Clement Usoo, a 65-year-old Christian Nigerian farmer whose family was massacred by Fulani herdsmen in 2019, shared his story in a testimony published Wednesday by Aid to the Church in Need-USA (ACN). 

Usoo described what transpired on June 1, 2019, in an interview with ACN. He and his brother, he said, were on their way to a nearby farm when they heard gunshots and screaming coming from their village. 

Hoping to save their family, Usoo and his brother immediately ran back. As they approached their home the sounds of violence and agony grew louder.

“I rushed inside and saw my son’s head in one corner of the room and the rest of his body in the center,” Usoo said. “I was confused; I quickly took his head and placed it on his body. I cried and shook the body, to see if God would have mercy and bring him back to life — but that never happened.

“I was about to run out of the room; four Fulani herdsmen ambushed us. They grabbed me, and one of them shot me in the chest, while another slashed my hand with a machete. I was also stabbed in the back.

“They grabbed hold of my brother and mother, tormenting her, telling her to watch them slaughter her son. One of them had an AK47 and shot my brother, who died instantly. My mother could not hold back her pain and collapsed,” Usoo said.

“On seeing that, I fell unconscious, and the attackers thought I was dead and left. Soon after they left, villagers began to collect all the dead bodies for mass burial; that was when they found out I was still breathing. They rushed me to the hospital, where I spent a few months,” Usoo told ACN.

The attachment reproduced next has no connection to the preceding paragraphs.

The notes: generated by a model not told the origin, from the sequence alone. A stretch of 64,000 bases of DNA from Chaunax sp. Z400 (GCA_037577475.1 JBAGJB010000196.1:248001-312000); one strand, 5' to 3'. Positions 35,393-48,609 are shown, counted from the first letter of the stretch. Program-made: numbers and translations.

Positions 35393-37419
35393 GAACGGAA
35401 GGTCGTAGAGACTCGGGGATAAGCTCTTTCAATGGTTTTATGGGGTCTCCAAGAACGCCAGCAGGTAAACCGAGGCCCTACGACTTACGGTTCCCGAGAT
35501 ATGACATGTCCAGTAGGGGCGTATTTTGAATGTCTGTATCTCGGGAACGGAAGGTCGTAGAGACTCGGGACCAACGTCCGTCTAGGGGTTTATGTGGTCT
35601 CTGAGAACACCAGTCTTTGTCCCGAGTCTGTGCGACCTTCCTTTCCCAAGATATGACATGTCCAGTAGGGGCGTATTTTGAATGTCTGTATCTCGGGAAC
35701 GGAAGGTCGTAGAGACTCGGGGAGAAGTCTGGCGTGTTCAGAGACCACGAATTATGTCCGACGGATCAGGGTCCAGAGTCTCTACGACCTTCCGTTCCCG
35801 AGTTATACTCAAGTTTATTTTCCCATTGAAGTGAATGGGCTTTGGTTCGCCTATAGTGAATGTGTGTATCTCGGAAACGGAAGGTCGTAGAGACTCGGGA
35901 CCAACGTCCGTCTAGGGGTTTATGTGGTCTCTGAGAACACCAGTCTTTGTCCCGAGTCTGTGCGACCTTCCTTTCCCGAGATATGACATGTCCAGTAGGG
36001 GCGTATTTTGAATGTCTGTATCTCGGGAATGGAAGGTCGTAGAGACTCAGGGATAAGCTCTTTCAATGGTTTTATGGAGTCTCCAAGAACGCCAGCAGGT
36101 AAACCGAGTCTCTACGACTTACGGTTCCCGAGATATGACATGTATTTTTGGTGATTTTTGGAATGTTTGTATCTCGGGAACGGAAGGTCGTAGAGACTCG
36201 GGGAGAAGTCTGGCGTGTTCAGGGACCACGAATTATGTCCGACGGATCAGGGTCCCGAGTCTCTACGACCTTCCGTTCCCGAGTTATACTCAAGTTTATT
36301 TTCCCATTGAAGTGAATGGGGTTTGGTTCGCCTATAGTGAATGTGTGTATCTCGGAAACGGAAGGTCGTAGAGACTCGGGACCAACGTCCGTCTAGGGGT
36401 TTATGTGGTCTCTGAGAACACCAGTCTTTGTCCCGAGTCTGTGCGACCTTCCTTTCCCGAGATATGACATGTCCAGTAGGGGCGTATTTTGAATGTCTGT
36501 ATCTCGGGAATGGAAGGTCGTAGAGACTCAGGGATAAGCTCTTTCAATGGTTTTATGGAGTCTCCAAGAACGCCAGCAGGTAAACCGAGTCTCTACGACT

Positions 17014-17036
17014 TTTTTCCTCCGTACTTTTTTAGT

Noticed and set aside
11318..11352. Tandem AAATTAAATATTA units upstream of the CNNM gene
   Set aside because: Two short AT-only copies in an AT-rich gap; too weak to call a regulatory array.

When he left the hospital, Usoo was told four other relatives had been killed in the attack. 

With his remaining family, Usoo left his home village to seek shelter in an Internally Displaced Persons (IDP) camp known as “Guma Camp.” 

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IDP camps in Nigeria are known for extreme hardship and poverty. At Guma Camp, his wife and three more of his children died.

“Whenever I remember the loved ones I have lost, it is very hard. My son was my breadwinner, and he is gone. I always feel sad,” Usoo said. 

According to the reports of survivors like Usoo, attacks by Fulani herdsmen on unarmed and unsuspecting villages have become more common in recent years. 

The Fulani, a radically Islamic nomadic people, have been responsible for a series of attacks and massacres on Christian farmers going back to at least 2016. 

As recently as October 2022, 71 Christians were reportedly massacred by Fulani herdsmen at St. Michael Catholic Church in Nigeria’s Benue state. 

According to ACN, Fulani herdsmen attacked 93 villages in Benue state, killing 325 farmers in 2022. 

“Fulani attacks on farmers in [Nigeria] are too numerous to be counted,” Usoo said. “The most upsetting part of this is that the government is not doing anything to stop the attacks. It almost seems as if there is a plan to kill all the Christians here.”  

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Aid to the Church in Need is a pontifical foundation that provides pastoral and humanitarian assistance to the persecuted Church around the world. Visit to learn more about ACN in the USA.